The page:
A sweet and moving picture book depicting Ari's gender journey from childhood to adolescence in order to discover who they really are.
Meet Ari, a young person who doesn't like to be called by their birth name Edward: "When I think of the name Edward, I imagine old kings who snore a lot." Throughout this beautiful and engaging picture book, we watch Ari grow up before our very eyes as they navigate the ins and outs of their gender identity; we see how, as a child, they prefer dolls and princess movies, and want to grow out their hair, though their father insists on cutting it short, "because thatâ??s what boys look like." At nine, they play hockey but wish they could try on their mother's dresses; at fifteen, they shave their face, hoping to have smooth skin like the girls. At sixteen, they want to run away, especially from their father, who insists, "You're a boy, so you have to act like one." Who will Ari become?
Moving from age six to adolescence, The Name I Call Myself touchingly depicts Edward's tender, solitary gender journey to Ari: a new life distinguished and made meaningful by self-acceptance and unconditional love.
Hasan Namir's heartwarming book is a countdown to self-love. Each page is a lesson in courage through Namir's succinct text and Cathryn John's imaginative illustrations. -Catherine Hernandez, author of I Promise and Scarborough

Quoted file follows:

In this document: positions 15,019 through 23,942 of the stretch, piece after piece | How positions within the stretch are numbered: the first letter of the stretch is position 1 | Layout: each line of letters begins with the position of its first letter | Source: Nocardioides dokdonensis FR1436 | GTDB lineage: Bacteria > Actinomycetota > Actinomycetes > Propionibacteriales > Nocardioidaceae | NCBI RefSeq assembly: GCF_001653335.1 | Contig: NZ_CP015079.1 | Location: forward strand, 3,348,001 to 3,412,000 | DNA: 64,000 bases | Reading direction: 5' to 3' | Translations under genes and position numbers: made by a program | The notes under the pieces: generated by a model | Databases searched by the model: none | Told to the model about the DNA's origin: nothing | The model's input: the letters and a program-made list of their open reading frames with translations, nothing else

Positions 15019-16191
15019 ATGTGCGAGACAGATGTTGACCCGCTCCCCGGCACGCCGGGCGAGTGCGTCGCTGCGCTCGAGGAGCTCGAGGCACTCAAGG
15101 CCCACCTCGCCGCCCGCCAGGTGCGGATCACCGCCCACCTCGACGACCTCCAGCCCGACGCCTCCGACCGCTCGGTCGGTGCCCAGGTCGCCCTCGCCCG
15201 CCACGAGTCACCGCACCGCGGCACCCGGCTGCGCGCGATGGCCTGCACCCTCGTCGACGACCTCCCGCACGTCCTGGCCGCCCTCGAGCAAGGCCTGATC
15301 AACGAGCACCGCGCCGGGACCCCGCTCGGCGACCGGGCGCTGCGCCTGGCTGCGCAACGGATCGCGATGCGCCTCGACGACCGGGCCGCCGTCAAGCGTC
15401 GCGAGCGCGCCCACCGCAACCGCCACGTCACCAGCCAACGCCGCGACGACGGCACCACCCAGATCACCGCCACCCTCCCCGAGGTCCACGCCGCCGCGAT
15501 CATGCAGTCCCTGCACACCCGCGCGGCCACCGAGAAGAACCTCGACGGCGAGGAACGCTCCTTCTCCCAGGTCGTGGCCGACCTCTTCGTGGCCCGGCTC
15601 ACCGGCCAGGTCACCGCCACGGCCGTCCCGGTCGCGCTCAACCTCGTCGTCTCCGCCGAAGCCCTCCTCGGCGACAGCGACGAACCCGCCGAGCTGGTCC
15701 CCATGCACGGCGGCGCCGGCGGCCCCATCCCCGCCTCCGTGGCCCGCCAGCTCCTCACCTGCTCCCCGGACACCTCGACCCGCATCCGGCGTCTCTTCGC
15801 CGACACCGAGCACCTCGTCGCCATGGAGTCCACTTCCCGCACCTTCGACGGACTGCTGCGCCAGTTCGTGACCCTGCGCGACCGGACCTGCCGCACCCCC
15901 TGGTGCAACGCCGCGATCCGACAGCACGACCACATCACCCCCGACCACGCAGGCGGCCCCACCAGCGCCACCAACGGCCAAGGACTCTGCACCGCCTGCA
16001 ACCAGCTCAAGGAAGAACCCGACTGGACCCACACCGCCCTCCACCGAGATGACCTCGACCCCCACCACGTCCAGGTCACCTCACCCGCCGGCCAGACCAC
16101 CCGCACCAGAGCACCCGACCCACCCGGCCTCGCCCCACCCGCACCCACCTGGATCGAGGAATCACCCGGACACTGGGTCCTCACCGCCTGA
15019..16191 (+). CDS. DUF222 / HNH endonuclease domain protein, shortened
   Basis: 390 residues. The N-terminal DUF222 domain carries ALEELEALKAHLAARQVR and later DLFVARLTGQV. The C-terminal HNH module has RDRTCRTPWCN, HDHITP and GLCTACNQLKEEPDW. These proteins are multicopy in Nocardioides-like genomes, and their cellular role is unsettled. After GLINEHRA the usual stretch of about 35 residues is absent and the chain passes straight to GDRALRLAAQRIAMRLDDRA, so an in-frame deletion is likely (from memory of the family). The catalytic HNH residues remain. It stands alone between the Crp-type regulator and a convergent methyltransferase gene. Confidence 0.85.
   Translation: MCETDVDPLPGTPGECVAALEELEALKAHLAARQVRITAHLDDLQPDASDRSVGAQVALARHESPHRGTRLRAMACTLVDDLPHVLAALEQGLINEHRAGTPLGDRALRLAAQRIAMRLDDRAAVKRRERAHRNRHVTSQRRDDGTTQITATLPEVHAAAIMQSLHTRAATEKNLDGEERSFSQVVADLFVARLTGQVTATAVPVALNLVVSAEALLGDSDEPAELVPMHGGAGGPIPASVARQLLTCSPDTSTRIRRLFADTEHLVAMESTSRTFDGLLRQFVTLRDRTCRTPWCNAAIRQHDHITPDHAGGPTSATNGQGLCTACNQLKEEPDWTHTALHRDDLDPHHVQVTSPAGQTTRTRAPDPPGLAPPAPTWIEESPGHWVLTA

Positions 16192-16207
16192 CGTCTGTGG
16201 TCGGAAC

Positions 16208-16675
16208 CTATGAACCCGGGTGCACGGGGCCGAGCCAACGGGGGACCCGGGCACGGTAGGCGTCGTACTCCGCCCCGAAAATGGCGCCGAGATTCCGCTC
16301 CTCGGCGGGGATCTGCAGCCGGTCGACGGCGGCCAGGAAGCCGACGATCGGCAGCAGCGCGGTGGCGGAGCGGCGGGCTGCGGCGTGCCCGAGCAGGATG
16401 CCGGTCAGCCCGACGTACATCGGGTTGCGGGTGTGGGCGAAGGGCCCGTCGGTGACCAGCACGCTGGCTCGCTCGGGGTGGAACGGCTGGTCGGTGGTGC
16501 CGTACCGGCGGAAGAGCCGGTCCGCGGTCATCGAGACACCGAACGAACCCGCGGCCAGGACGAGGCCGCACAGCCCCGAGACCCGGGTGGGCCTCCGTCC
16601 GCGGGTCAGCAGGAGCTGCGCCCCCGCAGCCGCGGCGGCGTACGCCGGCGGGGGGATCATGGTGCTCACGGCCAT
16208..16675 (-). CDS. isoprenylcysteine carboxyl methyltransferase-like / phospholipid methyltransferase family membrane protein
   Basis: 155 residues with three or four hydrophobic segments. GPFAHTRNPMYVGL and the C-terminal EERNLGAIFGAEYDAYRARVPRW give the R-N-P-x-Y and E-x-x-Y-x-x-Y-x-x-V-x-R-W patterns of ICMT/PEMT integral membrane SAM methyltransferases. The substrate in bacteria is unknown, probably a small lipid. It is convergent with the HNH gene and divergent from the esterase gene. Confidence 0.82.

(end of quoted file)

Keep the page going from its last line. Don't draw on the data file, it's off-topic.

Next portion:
All kids need to see that there are many ways to be in the world - and that even if some people don't understand, in the end, it is what you know about yourself that matters most. -Robin Stevenson, author of Pride Colors
Hasan Namir (author) and Cathryn John (illustrator) build a meaningful back-and-forth dialogue between text and image in order to explore what it means to be a nonbinary young person in a less-than-welcoming world focused on binaries and conformity. -CM
What makes this work particularly impressive is how many of the concerns Ari faces are issues children encounter regardless of their gender identities. While Ari will particularly resonate with queer kids, their fears and secret joys are sure to speak volumes to any outsider or someone in need of a friend. -Bulletin of the Center for Children's Books
Beautiful words and illustrations come together to show the vulnerability, endurance, and beauty of growing up, and finding the strength to be who you really are. -Dina Del Bucchia, author of Don't Tell Me What to Do